Puerto Rican playwright Nelson Diaz-Marcano’s three-hander “The Diplomats,” streaming from Random Acts through December 7, may be set two days before the 2016 presidential election, but with the 2020 election still being fussed over, it is as timely as ever. In this compact character study, three longstanding friends work to reconcile the people who they have become in their thirties with the people they were in their twenties, and to see if the notion of diplomacy can help them salvage their alliances. Will their shared history allow for productive listening and conversation to find common ground, or will disruption of the treaty of friendship be the only possible outcome?
Annie (Courtney Feiler) and Carlos (Brandon Rodriguez) meet up after years apart, having lived very different lives and reached polar-opposite definitions of their places in society. While Annie is a champion of human rights on social media, Carlos has opted to marry an older, wealthy husband, trading on his cachet as exotic arm candy. Annie and Carlos are both people of color; Annie identifies as bisexual and Carlos as gay. At one time, they seemed sympatico in their political and religious belief systems, but Carlos is now rich, while Annie lives from paycheck to paycheck. Catching up over a meal in Annie’s apartment, the two bicker over potential food deliveries and whether or not smoking some weed will bring them back to themselves. They struggle to figure out if their banter of old is still of use to them, or if it now contains loaded vocabulary and phraseology that has become hurtful and will force them to forge a new kind of dialogue if they are to communicate.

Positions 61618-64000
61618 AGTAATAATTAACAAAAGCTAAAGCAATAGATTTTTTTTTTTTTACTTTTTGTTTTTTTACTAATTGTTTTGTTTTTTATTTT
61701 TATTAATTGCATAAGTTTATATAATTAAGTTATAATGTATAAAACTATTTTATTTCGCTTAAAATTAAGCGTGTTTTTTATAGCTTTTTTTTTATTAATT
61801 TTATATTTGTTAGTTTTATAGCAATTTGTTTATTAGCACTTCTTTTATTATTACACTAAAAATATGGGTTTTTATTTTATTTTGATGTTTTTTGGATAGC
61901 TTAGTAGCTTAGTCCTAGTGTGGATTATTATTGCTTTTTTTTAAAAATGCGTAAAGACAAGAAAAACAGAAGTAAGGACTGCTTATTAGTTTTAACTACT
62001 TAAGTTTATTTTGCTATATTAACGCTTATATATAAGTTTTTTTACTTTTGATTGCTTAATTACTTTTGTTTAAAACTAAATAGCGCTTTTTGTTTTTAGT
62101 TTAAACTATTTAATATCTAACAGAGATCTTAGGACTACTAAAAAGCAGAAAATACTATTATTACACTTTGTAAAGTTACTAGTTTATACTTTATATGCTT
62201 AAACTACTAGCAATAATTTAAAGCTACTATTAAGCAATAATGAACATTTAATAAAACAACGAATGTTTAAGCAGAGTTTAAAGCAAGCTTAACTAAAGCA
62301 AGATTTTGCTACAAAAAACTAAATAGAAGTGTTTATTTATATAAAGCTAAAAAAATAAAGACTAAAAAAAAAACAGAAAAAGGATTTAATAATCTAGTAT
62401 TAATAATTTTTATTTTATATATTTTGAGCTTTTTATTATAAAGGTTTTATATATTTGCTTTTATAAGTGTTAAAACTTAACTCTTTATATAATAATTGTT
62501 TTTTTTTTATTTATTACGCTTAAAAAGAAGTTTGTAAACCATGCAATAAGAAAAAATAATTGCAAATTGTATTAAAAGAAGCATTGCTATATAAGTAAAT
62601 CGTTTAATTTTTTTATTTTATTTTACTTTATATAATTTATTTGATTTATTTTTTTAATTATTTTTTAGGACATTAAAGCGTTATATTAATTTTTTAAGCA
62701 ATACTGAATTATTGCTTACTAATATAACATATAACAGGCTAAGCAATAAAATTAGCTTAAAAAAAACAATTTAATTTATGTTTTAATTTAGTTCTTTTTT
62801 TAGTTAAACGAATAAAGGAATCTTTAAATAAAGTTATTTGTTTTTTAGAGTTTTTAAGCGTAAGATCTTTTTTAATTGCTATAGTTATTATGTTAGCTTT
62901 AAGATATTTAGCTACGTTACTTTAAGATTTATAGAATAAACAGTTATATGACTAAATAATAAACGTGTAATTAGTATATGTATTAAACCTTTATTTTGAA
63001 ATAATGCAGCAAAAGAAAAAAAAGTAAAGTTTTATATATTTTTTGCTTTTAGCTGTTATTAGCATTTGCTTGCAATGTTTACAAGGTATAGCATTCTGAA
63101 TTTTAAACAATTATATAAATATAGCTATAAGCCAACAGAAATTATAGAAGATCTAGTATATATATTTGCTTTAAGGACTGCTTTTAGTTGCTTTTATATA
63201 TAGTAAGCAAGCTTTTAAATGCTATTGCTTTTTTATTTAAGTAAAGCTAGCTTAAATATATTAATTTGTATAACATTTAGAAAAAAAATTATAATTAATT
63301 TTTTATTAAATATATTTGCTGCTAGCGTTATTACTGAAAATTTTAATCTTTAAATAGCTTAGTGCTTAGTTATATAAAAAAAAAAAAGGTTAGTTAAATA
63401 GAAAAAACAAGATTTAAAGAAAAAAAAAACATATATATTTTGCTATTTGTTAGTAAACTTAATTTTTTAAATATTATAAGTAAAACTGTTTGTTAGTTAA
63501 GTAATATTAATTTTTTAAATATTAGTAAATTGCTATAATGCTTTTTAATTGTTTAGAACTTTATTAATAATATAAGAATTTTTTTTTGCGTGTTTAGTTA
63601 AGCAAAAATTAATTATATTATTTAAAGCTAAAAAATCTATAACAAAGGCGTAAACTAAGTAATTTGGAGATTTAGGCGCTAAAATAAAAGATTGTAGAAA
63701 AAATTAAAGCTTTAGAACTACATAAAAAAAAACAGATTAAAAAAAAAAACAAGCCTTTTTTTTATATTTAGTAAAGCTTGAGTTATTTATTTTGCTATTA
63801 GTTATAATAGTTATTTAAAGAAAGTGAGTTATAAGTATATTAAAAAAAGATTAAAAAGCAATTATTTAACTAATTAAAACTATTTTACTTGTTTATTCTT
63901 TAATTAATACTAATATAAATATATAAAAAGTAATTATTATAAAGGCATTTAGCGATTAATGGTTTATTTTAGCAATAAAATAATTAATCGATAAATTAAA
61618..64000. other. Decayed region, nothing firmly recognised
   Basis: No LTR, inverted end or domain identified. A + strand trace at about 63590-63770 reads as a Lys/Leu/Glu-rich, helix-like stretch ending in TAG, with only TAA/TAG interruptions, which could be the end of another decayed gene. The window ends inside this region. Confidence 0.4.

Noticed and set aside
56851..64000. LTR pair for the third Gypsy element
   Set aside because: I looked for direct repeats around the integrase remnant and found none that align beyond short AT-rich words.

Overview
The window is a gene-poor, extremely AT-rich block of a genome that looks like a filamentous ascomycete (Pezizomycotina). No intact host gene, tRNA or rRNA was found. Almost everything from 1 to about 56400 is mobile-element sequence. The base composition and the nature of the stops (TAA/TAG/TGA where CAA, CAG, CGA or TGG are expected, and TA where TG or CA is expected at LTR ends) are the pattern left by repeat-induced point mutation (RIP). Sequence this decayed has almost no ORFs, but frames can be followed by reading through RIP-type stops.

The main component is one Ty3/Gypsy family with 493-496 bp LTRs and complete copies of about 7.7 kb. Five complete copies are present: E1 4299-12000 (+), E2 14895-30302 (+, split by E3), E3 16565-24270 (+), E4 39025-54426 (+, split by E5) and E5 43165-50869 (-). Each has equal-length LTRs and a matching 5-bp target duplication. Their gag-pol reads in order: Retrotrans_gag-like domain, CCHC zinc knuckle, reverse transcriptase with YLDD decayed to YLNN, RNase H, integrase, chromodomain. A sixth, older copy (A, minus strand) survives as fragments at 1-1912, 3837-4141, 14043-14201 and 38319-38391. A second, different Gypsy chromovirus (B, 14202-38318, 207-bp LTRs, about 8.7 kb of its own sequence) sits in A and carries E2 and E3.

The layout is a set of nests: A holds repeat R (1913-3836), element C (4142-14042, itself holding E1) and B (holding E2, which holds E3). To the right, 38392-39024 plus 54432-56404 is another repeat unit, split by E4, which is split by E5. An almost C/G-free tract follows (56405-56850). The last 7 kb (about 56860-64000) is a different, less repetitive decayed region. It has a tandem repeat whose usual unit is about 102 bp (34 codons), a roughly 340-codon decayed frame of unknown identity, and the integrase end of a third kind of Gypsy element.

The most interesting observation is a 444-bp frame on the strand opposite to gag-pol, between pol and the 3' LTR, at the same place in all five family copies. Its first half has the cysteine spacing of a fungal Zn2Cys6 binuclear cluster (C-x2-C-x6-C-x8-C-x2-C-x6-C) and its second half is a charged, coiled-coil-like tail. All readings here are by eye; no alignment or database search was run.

Before their connection can regain equilibrium, Carlos mentions that he has taken it upon himself to invite another friend from their past. Gary (Chase Wheaton-Werle), once very close to Annie, has had a life spun out of control. He pays support for a child in another state whom he sees when he is able, and writes far-right media posts to earn a living, even though he insists his left-wing politics remain intact. The accusations and name-calling fly fast and furious between the three, but there are questions, some knee-jerk, some careful and genuine. Can they listen to each other? Can they find common ground?
Director Salvio Gada’s ensemble handles the complex characters with aplomb, and together they keep the dialogue well-timed, despite the limits of a filmed, streamed production. Most of the time it is believable that they can see each other from their socially distanced rectangles, adding much to the enjoyment of the show.
Now that we have a president-elect who insists that uniting the country is one of his central objectives, “The Diplomats” is a timely study in the possibilities of diplomacy. Diaz-Marcano shows us that it is not a simple exercise.
“The Diplomats” at Random Acts, Through December 7. randomactschicago.com, suggested donation $5-$15. Proceeds shared with Brave Space Alliance.